7. Invest in skilled community managers. Train them. Pay them. Take care of them.
Resist relying solely on a team of interns or assuming a “young” professional is an expert of social media because of their age. Cultivating an engaged community requires nuance and skill. Online community managers will need training in advanced strategies and technologies for social media communication. They also need access to the department, divisional, and depending on the account they run, campus leadership. Community managers should also be highly skilled in social listening and assessment. Listening to ongoing social chatter will help you understand if your message is being received the way you intended – and if/when a crisis happens they will be prepared to manage it effectively.
8. Accessibility is not optional.
Remove barriers for students with vision, hearing or learning impairments. Don’t forget about language barriers as well. Enable closed captions, provide transcripts, add alt text or captions to images, use high resolution and high contrast images, translate key documents. Stop posting flyers full of tiny text. Do an audit of all your materials to check the color contrast. Read 4 Things You Need to Do to Make Every Virtual Student Program Inclusive for more helpful tips.
9. Invest in training on the skills for digital engagement and facilitation.
Students, parents and families have more expectations and needs than being talked at. You are also competing for their attention on potentially two or three screens. I’ve been a keynote speaker and facilitator since 2013, and let me tell you that online facilitation is new muscle to flex. But we need to get to the gym quick – so invest in tech tools, experiential training, and a team facilitation model that leans into what digital tools can bring.
As shared in #2 (Zoom is not a solution), you were given a variety of platforms and practices. But just giving student leaders, staff or faculty a list of options is also not a solution to creating engaging online experiences.
At a minimum create a tutorial, workshop, or course that facilitators can work through to gain the knowledge, competencies and confidence in online facilitation. Your training should provide your team the time to not just learn the tools, but an ability to practice, work through problems solving/tech troubleshoot in real-time, receive coaching, and document their growth. In training leaders of all levels, remember to incorporate tips on body language and tone of voice – in addition to lighting composition, audio quality, and setting up your background whether virtual or actual. Need help training your students, staff or instructors on online facilitation? I’m cooking up a workshop on this! Reach out to get on the list to see the curriculum when it’s ready!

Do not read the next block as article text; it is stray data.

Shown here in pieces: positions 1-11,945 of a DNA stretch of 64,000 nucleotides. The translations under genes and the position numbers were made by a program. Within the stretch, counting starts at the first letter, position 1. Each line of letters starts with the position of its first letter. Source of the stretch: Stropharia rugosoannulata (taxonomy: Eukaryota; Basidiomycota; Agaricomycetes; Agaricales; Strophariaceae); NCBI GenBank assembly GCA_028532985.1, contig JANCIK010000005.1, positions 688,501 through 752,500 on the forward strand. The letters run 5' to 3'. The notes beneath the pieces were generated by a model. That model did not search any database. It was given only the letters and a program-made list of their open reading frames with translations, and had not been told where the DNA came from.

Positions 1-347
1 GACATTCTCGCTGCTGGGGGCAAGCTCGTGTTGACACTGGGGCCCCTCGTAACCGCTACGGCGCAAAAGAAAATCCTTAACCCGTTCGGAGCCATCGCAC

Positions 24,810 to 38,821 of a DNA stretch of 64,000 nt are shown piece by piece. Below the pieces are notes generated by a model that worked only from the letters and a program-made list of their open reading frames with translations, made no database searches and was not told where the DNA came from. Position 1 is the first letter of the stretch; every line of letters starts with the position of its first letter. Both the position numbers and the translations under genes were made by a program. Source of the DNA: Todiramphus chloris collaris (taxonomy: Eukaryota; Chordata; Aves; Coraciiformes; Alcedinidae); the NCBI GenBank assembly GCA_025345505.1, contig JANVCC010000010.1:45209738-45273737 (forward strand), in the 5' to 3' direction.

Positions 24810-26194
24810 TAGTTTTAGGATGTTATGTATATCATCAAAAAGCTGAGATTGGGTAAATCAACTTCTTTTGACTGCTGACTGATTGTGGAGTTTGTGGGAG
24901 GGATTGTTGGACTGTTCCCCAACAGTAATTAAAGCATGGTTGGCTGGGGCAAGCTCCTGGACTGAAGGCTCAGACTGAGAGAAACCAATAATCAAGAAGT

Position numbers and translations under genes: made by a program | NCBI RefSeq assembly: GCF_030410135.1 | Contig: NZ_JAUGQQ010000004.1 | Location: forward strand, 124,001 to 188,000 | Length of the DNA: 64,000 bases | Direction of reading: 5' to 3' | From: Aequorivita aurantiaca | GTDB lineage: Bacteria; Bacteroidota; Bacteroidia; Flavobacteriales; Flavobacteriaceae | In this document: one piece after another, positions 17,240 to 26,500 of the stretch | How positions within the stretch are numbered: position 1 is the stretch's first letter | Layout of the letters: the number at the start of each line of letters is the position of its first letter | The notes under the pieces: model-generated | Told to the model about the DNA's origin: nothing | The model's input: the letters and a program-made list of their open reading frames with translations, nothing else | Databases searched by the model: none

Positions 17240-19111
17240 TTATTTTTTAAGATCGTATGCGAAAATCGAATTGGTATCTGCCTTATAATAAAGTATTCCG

10. Be picky with your platforms.
You can’t be on every single platform available unless you have a full-time social media manager behind them. FULL TIME. Honestly, if social is just a bullet point on your job description you probably can’t successfully maintain more than three. So look to your people – who do you serve? What platforms are they on?
While it’s tempting, don’t immediately adopt platforms. You must begin with a clear purpose. Know your Why (goal), Who (audience) and What (experience within the community). Your strategy also needs to include guidelines and policies for your community, as well as an investment of moderators/administrators to maintain and monitor the space. They help uphold the 4 I’s of digital communities: Intentional, Interactive, Inclusive, and Impactful. (There’s a handy Moderator Checklist in this blog post.)
Right now if you are looking for a social platform for traditional-aged college students – go all in on Instagram. There are so many opportunities to engage with this platform. Feed, Stories, Live. Do it. Meet students where they are. Feature them consistently. Show them what they can’t see for themselves (just yet). Go behind-the-scenes and get up close and personal. Be authentic.
11. Explore one new tech strategy at a time.
Boldly go where your new student programming has never gone before. But just do one new tool at a time. Maybe you integrate a chatbot to help answer FAQs. You could launch a podcast series on financial services, as this Presence article suggests, with student questions guiding the next episode’s content. Or will you be fun (and educational) with TikTok challenges. Maybe you’ll host your student involvement fair on Flipgrid. Whatever you do, please only add one new strategy at a time and always build in metrics to assess along the way.
12. Build a digital community.